12-June-2024, min readtime

Cyber insurance policies lag behind current realities

The terms and conditions of cyber insurance policies lag too far behind current realities, with hackers increasingly targeting data. That’s according to Dennis de Hoog, CEO of Computest Security. He highlighted this gap to attendees at the Claims Conference of the Dutch Association of Insurers last week.

Shift in targets

"Acceptance criteria used by insurers for cyber policies are outdated compared to the modus operandi of cybercriminals. Many criteria still focus on encrypting backups to prevent business continuity from being threatened in the event of a cyberattack," said De Hoog. This approach dates back to when cybercriminals would quickly try to encrypt a backup to extort companies.

However, he explains that the approach to cyberattacks has changed recently. De Hoog cited the example of the Ticketmaster hack, where hackers claimed to have obtained personal information of 560 million customers. The current goal is to steal as much data as quickly as possible and gradually publish parts of it on the dark web, he says.

Experiments with detection

"That's the extortion mechanism they use. By making privacy-sensitive data public, affected organizations are embarrassed, and it becomes clear that a successful hack has resulted in a data breach. This must be reported to the authorities and the affected consumers. When there is a threat of an even larger data breach, the willingness to pay ransom increases."

De Hoog notes that some insurers are already experimenting with measures against this, such as through detection. "There has been increasing attention to this in recent years. If you don't know you're being attacked, you're automatically too late and can't mitigate the damage."

Causes of the lag

According to De Hoog, the gap between the modus operandi of cybercriminals and the conditions used by insurers has a few causes. "A classic fire or theft risk is more static. Digital risks are much more dynamic. It's challenging for insurers to adapt to this."

De Hoog is familiar with the financial services sector. In the early days of cyber insurance, he was a risk advisor at Aon. He sees little evolution in the way cyber policies are structured. "It was virtually the same ten years ago. It's a sort of digital first-aid kit, including a legal expert, a forensic specialist, and a crisis communication expert. Meanwhile, the world has not stood still, so many (potential) customers have already taken action for theirselves in these areas."

Additionally, companies increasingly need to demonstrate that their digital security is in order, notes De Hoog. "You show this by, among other things, having a cyber insurance policy, but somehow this doesn't resonate. All insurers and insurance brokers want to capture that large market share, but it hasn't happened in the past ten years."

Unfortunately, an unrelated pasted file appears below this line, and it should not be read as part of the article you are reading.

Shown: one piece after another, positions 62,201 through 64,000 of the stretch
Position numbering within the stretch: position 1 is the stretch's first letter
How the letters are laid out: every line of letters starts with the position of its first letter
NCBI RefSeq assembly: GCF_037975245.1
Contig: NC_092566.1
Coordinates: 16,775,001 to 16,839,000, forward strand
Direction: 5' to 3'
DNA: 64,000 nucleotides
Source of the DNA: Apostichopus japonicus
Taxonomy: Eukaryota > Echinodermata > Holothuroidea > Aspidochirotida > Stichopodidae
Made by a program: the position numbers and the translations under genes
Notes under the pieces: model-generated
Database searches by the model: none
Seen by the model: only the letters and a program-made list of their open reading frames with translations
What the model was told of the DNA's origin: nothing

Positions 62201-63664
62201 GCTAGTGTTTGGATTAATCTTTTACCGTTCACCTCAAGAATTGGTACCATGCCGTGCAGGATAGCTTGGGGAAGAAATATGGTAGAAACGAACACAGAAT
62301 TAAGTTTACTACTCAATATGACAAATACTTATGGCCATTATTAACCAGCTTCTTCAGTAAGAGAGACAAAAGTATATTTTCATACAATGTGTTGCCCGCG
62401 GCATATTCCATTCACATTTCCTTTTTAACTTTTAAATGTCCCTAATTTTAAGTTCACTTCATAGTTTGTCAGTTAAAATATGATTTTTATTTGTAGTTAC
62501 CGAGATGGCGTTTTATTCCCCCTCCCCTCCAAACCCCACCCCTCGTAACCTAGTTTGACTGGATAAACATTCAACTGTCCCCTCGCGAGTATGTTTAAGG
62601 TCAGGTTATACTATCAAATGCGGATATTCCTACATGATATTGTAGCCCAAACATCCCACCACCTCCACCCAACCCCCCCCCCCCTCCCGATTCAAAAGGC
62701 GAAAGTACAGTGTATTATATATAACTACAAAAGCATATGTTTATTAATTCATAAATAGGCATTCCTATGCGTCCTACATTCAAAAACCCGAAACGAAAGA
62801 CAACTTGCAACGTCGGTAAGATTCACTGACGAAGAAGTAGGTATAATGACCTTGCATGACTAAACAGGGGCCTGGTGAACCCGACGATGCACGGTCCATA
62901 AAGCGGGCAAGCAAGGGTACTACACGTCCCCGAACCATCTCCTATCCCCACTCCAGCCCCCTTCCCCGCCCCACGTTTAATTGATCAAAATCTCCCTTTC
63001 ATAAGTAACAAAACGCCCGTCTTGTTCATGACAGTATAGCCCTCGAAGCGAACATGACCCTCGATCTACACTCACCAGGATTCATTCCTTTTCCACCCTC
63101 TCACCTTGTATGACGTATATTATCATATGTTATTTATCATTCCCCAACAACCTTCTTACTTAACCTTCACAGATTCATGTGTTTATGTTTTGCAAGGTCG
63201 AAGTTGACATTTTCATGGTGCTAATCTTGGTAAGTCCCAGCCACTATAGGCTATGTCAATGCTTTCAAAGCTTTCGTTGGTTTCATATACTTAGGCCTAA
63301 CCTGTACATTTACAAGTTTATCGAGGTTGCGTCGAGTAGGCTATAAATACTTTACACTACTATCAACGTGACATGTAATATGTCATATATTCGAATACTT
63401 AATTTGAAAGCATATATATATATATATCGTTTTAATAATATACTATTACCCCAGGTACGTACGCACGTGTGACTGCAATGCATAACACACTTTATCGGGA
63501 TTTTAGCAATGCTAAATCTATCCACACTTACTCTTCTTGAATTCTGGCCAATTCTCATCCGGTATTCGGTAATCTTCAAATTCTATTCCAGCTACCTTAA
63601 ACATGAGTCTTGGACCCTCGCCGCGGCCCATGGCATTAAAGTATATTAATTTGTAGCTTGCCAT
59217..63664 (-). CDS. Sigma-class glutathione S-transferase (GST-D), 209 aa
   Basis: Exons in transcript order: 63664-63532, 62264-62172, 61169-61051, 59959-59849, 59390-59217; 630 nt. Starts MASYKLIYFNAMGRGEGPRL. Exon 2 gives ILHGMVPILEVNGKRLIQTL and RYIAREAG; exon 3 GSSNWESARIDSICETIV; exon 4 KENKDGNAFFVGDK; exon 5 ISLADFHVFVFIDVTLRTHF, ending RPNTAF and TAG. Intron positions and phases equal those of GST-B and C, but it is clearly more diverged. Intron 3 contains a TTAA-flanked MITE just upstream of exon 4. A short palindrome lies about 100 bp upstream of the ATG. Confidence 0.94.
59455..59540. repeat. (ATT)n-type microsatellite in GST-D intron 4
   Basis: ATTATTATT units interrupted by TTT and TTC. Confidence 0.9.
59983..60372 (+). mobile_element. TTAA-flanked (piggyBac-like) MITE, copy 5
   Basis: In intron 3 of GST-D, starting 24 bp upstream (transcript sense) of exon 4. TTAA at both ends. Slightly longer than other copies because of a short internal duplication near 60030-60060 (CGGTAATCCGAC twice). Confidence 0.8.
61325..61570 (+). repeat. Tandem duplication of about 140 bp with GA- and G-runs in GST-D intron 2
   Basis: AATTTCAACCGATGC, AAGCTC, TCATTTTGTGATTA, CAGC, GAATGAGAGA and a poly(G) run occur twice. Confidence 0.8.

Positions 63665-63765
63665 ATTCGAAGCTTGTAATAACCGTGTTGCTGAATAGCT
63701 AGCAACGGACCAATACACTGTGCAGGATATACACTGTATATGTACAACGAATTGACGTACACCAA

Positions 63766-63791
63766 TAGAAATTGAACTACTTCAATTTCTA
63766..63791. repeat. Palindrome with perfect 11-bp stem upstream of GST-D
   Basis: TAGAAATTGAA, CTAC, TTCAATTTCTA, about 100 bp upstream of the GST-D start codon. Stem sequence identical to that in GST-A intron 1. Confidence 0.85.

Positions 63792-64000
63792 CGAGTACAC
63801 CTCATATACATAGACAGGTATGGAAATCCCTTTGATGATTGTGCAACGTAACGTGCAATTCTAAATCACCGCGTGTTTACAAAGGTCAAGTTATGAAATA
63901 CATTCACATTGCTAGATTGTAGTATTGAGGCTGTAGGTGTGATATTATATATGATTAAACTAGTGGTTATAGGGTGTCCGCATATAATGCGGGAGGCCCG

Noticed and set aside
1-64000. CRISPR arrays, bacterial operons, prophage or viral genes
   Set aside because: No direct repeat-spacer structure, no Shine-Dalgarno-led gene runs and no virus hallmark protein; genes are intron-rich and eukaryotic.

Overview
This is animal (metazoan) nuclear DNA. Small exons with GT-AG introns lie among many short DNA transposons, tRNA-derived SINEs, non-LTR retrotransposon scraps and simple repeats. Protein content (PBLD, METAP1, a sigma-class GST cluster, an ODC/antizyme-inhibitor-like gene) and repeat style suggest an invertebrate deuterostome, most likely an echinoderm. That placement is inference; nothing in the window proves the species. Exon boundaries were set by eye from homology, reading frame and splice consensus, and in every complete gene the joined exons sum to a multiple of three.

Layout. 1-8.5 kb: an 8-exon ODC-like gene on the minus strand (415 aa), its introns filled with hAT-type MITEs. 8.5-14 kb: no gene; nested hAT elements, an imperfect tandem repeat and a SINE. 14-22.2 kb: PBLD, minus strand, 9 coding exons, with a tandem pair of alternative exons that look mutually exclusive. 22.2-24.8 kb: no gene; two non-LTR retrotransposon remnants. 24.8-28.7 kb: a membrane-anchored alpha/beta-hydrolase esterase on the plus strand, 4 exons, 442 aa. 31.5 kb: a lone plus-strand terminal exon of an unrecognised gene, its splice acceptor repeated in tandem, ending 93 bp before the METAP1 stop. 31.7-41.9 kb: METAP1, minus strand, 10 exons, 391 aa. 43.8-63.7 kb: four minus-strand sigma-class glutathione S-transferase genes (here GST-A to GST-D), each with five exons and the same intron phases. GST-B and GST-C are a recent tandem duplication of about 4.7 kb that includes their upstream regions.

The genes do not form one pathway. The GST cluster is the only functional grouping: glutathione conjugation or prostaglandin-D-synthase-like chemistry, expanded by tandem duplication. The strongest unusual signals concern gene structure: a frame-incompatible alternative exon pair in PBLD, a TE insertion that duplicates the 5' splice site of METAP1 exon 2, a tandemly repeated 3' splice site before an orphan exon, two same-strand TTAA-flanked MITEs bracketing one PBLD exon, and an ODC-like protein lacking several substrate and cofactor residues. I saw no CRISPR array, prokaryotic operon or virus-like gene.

'No longer attractive'

Although De Hoog understands that insurers need to make a risk assessment, he is critical of the market in recent years. "On one hand, it became more expensive to take out a policy, and on the other hand, there were all sorts of exclusions. You could add those coverages back into the policy for an additional fee. For many potential policyholders, it became no longer attractive, partly because they questioned what they were getting in return."

Last year, Computest Security managed to bring on board former Aon CEO Marc van Nuland as a strategic advisor. De Hoog frequently discusses the insurability of cyber risks with him. Together, they are trying to figure out why there is no massive demand for cyber insurance. "Is it too little known? Does it not sufficiently meet the need?" De Hoog wonders aloud.

New cyber insurance policies

"That's why we initiated discussions with insurers and brokers. This led to a lot of positive feedback," says De Hoog. They are looking at integrated solutions that ensure policyholders feel supported throughout the entire duration of the insurance policy.

Additionally, the assistance of Computest Security aims to reduce the risk of an incident through preventive measures, for example. Currently, several projects are underway where the company is developing new (variants of) cyber insurance policies in collaboration with insurers.

"Show that you are not only focusing on that first-aid kit during an incident but take a step forward in the security chain by starting with prevention and working on detection. That can be very helpful, as it means you are no longer offering a point solution for when things go wrong, but also making it less likely that things will go wrong," says De Hoog.

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